Lessons From a Pandemic: Using 2020 to Improve Your Marketing Strategy for the New Year


The ability to quickly pivot your marketing strategy is one of the takeaways from a chaotic 2020.

You’ve learned a few things in 2020. You realized you could rank your sweatpants, and immediately identify your fanciest, Zoom-worthy pair. You’ve mastered talents you never knew you needed, like sneezing inside a mask and making an elbow bump look cool. Okay, both of those things are impossible, but it’s something you can shoot for.

Maybe you found out your skills are exactly matched to organizing a drive-by birthday parade.

You may also have learned a few and new useful lessons that can be applied to your marketing strategy. Here are four you should consider as we discovered a new normal this year:

More Than Ever, Think Value: You want conversions that lead to revenue growth. But designing your content strategy to deliver conversions may be a mistake in this unusual moment. Instead, you should think about what will add value, whether that’s through information or simply discussing a relevant topic and including some insights.

Adding value in the form of a blog that offers clear how-to instructions, an infographic that explains key differences between product types or a video that demonstrates a little-known use for your product provides your audience with insights helpful to them. In turn, that helps you develop a trusted relationship with your contacts, which means they’ll turn to you first when it’s time to buy.

Collaborate in Unexpected Ways: Teaming up with a competitor to benefit your community or run a friendly contest is a great way to get the attention of your audience. During the pandemic, it was a way of saying, “When we say we’re all in this together, we really mean it.”

When there’s not a pandemic happening, it’s still a poignant way to draw attention to a cause both of your companies care about and get a lot of people involved in a fundraiser or push for volunteers.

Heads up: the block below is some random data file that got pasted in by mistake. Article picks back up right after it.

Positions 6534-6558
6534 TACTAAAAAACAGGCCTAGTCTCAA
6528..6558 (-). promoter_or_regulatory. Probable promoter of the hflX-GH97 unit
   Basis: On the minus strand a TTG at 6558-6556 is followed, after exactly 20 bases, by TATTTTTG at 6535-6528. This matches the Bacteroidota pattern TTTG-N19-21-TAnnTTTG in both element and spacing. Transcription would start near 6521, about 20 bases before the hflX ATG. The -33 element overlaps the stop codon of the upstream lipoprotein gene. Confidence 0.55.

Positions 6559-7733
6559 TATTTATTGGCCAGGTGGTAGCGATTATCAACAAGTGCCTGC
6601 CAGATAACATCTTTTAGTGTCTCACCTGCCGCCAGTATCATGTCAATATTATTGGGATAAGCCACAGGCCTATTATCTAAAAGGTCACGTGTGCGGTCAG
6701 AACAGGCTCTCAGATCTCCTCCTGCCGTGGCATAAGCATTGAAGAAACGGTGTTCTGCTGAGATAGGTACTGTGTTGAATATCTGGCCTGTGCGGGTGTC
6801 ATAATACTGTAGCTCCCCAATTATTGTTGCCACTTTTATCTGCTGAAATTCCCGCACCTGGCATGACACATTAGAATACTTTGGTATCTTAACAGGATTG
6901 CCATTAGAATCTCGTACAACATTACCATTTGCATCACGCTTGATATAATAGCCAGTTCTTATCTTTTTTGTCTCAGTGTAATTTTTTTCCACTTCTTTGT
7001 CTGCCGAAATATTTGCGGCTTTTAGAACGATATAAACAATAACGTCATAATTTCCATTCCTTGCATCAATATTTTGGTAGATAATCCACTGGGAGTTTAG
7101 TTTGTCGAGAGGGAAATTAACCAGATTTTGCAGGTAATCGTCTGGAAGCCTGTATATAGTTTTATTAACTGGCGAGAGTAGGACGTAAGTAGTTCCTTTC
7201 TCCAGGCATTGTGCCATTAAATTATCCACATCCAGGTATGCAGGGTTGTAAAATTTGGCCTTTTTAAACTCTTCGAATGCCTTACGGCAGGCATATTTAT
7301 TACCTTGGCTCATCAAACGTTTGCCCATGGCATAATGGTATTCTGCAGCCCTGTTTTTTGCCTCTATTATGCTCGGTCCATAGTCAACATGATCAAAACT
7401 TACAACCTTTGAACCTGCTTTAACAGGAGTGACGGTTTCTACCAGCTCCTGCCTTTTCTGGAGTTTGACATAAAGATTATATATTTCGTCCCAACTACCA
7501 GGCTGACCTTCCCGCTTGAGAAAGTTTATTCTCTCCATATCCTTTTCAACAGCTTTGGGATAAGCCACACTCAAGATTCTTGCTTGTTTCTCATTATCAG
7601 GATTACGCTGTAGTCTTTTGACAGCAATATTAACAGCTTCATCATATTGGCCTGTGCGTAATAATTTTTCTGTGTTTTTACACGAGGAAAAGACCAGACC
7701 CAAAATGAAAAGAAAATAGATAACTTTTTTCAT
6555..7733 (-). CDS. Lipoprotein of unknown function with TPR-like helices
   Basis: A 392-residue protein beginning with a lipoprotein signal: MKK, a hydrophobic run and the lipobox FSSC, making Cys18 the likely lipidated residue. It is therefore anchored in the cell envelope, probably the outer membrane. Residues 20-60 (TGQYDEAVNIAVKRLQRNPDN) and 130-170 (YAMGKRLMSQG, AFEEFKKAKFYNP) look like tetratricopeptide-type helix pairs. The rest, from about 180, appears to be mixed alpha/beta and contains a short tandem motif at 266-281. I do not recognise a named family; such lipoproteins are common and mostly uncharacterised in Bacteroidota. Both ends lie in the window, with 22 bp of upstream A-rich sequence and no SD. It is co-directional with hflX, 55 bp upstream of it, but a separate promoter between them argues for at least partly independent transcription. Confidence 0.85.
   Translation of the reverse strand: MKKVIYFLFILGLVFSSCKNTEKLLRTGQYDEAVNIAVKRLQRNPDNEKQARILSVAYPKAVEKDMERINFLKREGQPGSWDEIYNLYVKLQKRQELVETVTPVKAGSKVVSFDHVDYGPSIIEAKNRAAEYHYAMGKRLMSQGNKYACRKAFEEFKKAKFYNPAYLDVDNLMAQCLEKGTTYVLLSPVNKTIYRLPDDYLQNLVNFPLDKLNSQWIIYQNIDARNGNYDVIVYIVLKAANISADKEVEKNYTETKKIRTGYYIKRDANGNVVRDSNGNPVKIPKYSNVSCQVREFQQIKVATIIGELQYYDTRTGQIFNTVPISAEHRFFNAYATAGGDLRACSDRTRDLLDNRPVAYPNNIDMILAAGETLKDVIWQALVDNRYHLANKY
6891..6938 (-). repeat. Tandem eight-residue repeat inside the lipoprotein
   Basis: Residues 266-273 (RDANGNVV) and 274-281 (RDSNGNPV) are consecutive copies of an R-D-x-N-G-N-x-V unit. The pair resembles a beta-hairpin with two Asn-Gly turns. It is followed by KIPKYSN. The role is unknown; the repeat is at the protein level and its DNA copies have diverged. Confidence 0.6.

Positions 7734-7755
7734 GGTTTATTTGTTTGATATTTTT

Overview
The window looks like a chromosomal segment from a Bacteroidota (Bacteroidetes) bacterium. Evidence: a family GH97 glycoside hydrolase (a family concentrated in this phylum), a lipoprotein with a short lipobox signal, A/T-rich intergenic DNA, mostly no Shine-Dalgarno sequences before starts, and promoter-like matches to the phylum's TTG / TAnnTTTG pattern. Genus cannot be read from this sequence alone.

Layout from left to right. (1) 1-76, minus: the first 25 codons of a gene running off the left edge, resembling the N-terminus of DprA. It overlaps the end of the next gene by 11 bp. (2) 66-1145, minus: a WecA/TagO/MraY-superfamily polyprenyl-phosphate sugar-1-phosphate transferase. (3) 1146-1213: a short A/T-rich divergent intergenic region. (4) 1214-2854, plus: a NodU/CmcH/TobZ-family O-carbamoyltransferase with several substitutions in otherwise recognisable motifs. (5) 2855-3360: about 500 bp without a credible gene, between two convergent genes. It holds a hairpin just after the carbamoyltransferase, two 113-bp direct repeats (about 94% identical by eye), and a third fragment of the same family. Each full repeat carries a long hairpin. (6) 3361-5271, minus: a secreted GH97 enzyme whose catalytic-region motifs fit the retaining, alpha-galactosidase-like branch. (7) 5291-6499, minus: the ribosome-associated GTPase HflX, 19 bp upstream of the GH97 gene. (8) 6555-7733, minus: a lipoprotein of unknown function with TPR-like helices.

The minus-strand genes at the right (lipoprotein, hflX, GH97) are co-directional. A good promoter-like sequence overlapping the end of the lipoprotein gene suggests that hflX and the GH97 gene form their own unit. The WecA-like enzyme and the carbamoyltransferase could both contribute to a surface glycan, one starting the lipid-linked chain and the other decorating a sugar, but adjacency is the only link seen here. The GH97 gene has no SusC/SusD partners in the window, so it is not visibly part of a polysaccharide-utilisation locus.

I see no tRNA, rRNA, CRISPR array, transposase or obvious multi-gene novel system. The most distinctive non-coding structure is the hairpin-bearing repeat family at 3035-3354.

You can also utilize this approach for good, old-fashioned revenue growth, teaming up with a competitor for a dueling Instagram contest or a social media-based razzing contest. Get creative! Whether you strategize with your competitor or simply tag them in a taunting post, you’ll get the attention of both of your audiences.

Be Flexible: In 2020, 39% of social media users said they were spending even more time on social media. It’s no surprise, given that much of the country was spending more time at home and less time with friends and family. Social media was an obvious way to keep up.

For those companies already focusing part of their marketing strategy on social media, this was a small adjustment in how they spent their budget and time. For some companies, this represented a major sink-or-swim moment. Those that were able to pivot quickly and jump into digital marketing were ready to adjust to the marketing demands of the year.

Some pivots were bigger than simply changing how you budget for marketing. Maybe you’re in an industry that required a major change to adapt an in-person service to a virtual experience, or perhaps in a bid to survive the shutdown, you turned your walk-in business into a curbside business.

It’s hard to predict what could be coming in the future, but you can infuse your company with a culture that embraces flexibility, agility and optimism.

Be Ready to Invest: When COVID-19 hit, it came with a multi-edged sword, a weapon terrifyingly sharp in all its angles: not only was everyone afraid for their health, but the fear of economic collapse, a failure in the education system and the loss of social contacts that keep life’s challenges bearable made it all scary.

As a result, many companies gave in to the natural impulse to pull back. They froze spending and cut budgets. Specifically, they cut marketing budgets. There are two major areas where smart companies are bucking this trend to thrive, even after months of pandemic-related challenges:

  1. Investing in overall marketing to get an edge on competitors and claim more market voice. This is a tried-and-true strategy for coming out ahead when your competitors are pulling back. When the pandemic is over, your company will emerge as an industry leader, while those that have pulled back will be trying to remind everyone who they are.
  2. Investing in skills related to SEO, data analytics and social media. Rather than stumbling through digital marketing, many companies are investing in skills that will help them cut through the noise on social media, improve rankings on search pages and better understand what their audiences want to see. Seventy-six percent of small and mid-size businesses say they have invested in these areas as a result of the pandemic.

You’re ready to begin 2021, but not without some lessons learned from this unusual year. To find out how to make the most of your marketing strategy, contact us at SJC Marketing. You can find us, in our fanciest sweatpants, heading into the New Year and ready to help your business shine!

We’d love to learn more about you.